As the sun rises and the breeze picks up, the soft jingle of rigging competes with the dawn chorus of the birds along the Matusadona foreshore. The sky turns pink, the smell of coffee brewing and bacon cooking drifts across from neighbouring boats and a variety of yachts and sailors get ready for a day of social sailing, and or, racing.
The Kariba May Regatta was started in the early 1980s by John Skinner and John Chadwick as a fun thing for a group of friends to do. Participants spent a week sailing around the eastern end of Lake Kariba in a variety of home-made mono or multi hulls yachts. So popular was the event that the regatta hasn’t missed a year since inception and has consistently attracted between 20 and 30 boats. Farriers, Mariners, Tikis and Elfs compete in the multi-hull race and the mono-hull race this year boasted twelve different classes of boats.
There are race rules, handicaps, line starts, stern chases, cut off times and start sequence flags. As with anything fun, there are risks, so there are rules involving life-jackets, fire extinguishers, first aid kits, GPS’s, short wave radios and cellphones. It all sounds terribly formal but the event is anything but. The small group of returning sailors come back year after year because of the friendly competition, fantastic fun, camaraderie, stunning scenery, sun-downers, birds and wildlife.
Each year the race takes on a different route, which means you get to stay in different bays and lodges along the Kariba shoreline. As in previous years the 2014 regatta started and finished just of Redcliff Island. We over-nighted at Gache Gache, Bonde, Terry’s & Gordons Bays as well as Musango Lodge. We’ve sailed past Spurwing and Fothergill Islands, Elephant Point and Kings fishing Camp. In previous years we have over-nighted as far west as Chalala having had lunch at the nearby islands. We have ‘reached’ (sailed across the wind) into the Umi River and ‘beated’ (sailing as close-hauled to the wind as possible) our way out of it and we have enjoyed fantastic meals at Tiger Bay, Gache-Gache, Bumi and Musango Lodges.
Racing starts from about 7.30am onwards and the cut of times, depending on the distance, perceived wind direction and the race distance, vary between one and three pm. On the start line boats whiz around each other, often precariously close, in order to get themselves in the perfect position for the start. Down comes the Class Flag, the siren sounds and everyone sails across the line at speed, unless of course there is no wind when it’s more of a sedate dawdle. In unfavourable conditions coffee, snacks and books soon become much more important than sails.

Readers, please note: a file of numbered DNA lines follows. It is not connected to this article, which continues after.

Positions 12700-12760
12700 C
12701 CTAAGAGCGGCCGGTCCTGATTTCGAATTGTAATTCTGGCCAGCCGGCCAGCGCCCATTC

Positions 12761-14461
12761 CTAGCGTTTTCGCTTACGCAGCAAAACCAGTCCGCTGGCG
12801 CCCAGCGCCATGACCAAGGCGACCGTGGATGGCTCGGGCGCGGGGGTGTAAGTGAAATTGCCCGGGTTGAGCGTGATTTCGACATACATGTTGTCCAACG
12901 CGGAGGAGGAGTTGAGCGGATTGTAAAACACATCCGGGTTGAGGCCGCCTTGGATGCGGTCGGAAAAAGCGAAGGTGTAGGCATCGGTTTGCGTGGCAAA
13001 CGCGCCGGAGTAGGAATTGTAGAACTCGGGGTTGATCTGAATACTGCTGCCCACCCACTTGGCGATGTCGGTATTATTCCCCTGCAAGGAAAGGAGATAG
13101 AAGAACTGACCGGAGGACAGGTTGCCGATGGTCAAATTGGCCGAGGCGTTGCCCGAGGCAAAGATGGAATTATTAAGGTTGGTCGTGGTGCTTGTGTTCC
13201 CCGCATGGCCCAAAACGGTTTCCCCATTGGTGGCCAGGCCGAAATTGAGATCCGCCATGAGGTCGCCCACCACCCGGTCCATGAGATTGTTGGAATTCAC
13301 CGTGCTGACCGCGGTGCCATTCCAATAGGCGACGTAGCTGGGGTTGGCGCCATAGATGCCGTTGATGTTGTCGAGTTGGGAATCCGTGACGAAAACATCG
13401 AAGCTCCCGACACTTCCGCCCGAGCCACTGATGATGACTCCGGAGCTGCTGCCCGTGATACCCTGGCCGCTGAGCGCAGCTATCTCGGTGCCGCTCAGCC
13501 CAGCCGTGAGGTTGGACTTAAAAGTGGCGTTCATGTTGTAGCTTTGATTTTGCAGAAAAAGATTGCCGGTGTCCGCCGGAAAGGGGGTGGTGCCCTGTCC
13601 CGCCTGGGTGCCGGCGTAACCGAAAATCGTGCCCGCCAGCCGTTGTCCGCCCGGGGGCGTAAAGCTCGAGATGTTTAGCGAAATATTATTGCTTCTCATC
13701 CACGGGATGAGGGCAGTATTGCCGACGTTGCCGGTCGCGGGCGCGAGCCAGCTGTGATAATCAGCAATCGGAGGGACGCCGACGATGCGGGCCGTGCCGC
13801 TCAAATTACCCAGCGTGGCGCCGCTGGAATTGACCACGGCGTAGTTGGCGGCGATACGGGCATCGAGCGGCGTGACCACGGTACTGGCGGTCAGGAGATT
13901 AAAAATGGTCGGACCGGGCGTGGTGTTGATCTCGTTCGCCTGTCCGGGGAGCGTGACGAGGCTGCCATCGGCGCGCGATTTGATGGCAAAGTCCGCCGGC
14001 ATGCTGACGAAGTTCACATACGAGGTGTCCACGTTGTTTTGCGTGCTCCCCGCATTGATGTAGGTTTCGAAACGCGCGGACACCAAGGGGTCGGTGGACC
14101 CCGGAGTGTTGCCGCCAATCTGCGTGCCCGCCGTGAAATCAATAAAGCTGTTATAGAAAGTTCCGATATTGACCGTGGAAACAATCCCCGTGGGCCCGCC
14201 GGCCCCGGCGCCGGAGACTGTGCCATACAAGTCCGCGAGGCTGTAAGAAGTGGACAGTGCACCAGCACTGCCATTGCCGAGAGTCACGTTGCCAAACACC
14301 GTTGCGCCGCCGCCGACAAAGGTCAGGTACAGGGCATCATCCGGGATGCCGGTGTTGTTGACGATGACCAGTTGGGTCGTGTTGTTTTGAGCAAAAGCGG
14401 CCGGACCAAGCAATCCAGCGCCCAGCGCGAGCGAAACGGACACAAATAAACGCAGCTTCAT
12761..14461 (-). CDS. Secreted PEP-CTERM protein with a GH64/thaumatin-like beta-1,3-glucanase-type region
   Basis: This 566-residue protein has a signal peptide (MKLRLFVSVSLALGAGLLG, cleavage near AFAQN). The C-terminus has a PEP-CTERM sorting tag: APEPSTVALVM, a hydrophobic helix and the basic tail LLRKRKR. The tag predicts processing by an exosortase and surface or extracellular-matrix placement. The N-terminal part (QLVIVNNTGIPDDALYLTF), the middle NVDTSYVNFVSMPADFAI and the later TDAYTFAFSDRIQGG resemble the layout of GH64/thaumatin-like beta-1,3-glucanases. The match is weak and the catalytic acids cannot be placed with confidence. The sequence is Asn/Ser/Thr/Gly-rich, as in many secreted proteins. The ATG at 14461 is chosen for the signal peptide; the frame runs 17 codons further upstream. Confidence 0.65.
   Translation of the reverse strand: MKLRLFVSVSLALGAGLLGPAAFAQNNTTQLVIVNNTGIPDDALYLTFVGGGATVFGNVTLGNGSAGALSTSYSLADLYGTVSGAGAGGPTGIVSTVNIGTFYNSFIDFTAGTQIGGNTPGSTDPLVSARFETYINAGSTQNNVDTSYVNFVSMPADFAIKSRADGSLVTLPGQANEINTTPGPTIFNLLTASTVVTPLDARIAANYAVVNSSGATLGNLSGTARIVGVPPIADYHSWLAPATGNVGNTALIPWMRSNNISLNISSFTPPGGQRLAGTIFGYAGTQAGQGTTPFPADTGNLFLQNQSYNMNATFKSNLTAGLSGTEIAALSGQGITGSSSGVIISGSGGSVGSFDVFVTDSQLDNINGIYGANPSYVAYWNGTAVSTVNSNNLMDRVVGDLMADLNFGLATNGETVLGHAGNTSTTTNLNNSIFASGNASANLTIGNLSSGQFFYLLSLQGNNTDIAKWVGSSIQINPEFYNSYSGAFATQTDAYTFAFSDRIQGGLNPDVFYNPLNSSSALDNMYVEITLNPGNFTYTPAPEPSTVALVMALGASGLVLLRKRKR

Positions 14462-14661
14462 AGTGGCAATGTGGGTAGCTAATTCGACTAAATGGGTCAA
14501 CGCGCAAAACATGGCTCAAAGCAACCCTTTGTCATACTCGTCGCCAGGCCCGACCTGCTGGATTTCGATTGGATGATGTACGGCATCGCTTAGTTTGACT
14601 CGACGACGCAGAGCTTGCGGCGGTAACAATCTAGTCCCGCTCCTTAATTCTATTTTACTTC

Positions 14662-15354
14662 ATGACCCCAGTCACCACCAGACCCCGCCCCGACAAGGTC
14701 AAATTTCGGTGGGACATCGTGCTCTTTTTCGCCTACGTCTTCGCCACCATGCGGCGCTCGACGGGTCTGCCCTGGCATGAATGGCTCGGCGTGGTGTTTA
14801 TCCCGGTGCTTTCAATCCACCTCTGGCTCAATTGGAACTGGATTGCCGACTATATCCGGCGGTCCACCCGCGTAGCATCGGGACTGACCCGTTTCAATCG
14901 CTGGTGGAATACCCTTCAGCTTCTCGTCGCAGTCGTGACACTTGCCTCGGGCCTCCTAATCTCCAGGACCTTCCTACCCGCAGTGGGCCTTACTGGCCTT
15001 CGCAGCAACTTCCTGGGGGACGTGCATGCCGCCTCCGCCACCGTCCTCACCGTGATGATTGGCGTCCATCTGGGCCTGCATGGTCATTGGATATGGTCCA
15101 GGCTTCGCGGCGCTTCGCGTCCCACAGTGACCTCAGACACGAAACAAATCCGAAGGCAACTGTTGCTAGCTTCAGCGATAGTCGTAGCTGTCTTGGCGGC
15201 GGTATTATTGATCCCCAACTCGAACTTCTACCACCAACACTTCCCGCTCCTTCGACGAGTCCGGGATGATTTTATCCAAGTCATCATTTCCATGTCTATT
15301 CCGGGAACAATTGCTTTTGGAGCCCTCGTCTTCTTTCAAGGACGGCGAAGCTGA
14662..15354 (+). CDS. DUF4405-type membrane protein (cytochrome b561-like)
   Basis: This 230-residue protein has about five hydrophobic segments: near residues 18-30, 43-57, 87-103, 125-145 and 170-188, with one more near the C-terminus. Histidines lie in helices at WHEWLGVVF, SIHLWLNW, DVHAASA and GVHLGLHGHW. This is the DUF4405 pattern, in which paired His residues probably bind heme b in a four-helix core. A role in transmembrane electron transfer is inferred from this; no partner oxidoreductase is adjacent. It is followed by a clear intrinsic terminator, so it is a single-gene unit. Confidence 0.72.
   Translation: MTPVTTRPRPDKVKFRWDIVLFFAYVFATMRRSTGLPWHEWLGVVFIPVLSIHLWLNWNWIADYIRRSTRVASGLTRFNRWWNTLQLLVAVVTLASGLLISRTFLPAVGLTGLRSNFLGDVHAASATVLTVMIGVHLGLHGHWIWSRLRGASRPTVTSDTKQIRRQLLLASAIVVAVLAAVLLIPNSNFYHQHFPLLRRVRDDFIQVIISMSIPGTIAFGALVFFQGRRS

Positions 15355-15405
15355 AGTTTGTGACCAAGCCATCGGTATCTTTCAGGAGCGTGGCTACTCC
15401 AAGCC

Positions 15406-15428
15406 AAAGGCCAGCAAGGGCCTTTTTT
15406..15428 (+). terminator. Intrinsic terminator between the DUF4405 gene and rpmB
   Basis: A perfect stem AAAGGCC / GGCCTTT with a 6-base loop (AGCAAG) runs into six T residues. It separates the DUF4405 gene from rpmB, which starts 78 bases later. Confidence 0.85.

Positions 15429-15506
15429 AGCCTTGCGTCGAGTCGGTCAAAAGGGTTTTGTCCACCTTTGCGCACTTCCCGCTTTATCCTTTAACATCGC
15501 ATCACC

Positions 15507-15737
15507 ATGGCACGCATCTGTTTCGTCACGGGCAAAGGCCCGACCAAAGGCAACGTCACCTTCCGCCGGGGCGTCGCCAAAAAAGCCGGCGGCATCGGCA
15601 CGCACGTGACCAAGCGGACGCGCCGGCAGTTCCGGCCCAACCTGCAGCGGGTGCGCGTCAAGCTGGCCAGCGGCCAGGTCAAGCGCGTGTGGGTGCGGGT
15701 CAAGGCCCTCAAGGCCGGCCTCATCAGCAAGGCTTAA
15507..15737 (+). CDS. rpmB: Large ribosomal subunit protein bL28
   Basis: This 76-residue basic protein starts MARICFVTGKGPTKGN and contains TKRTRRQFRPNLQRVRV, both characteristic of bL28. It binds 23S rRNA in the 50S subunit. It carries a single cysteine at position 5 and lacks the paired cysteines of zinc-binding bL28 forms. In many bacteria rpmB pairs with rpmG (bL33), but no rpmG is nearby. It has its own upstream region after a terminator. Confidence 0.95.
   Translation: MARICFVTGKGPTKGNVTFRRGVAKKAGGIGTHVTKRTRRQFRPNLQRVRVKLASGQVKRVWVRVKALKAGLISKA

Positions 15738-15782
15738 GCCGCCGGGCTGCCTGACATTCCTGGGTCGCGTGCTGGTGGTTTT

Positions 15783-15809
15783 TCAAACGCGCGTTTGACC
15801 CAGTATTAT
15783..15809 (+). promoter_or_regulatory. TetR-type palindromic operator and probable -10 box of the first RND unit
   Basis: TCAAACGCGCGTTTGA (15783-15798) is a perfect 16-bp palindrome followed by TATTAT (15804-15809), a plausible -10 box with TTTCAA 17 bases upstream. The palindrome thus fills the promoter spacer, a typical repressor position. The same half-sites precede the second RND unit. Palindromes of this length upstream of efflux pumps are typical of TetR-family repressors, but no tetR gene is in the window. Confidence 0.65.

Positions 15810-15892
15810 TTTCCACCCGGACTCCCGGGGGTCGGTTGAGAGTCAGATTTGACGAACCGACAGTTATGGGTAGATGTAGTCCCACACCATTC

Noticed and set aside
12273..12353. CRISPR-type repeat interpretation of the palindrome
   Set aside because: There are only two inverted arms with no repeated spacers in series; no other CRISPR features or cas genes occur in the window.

When the wind is pumping however, sheets (ropes to you and me) are pulled, tacks (turning through the wind) and jibes (turning into wind) are made, head bashing booms fly across the deck and depending on a variety of sailing characteristics it is necessary to distribute body weight to port (left), starboard (right), aft (the back) or bow (the front of the boat). This is when sailing is at its best and before you know it the finish line has not only come into sight but you’ve rushed through it oblivious to rope burn, sore arms and stubbed toes.
The afternoon is often spent eating, relaxing or snoozing whilst bobbing along the lake making the most of the breeze. As the heat of the day dissipates and the light starts to fade the yachts make their way into that nights chosen mooring site. This is when sailing tips are shared with old and new friends, yachts and equipment eyed up and cold drinks consumed by the orange glow of the setting sun. Most people return back to their own boats to start making dinner in time to listen to the seven pm ‘Radio Sail’ broadcast, which gives the days results, stories and gossip.
It doesn’t matter if the wind is good or poor, each day on the regatta is special. One can never get enough of the beauty of the Matusadona mountain range, the birds, animals, the stunning colours of dawn and dusk, the untamed wilderness and that special feeling that brings people back to Kariba time and time again.
So if you’re free around the 25th May next year, have a boat, or would like to hire one, pencil in a week for the regatta in your diary, you won’t regret it.
In memory of Mac Bailey, one of this worlds truly special people. You will always be there with us at regatta.
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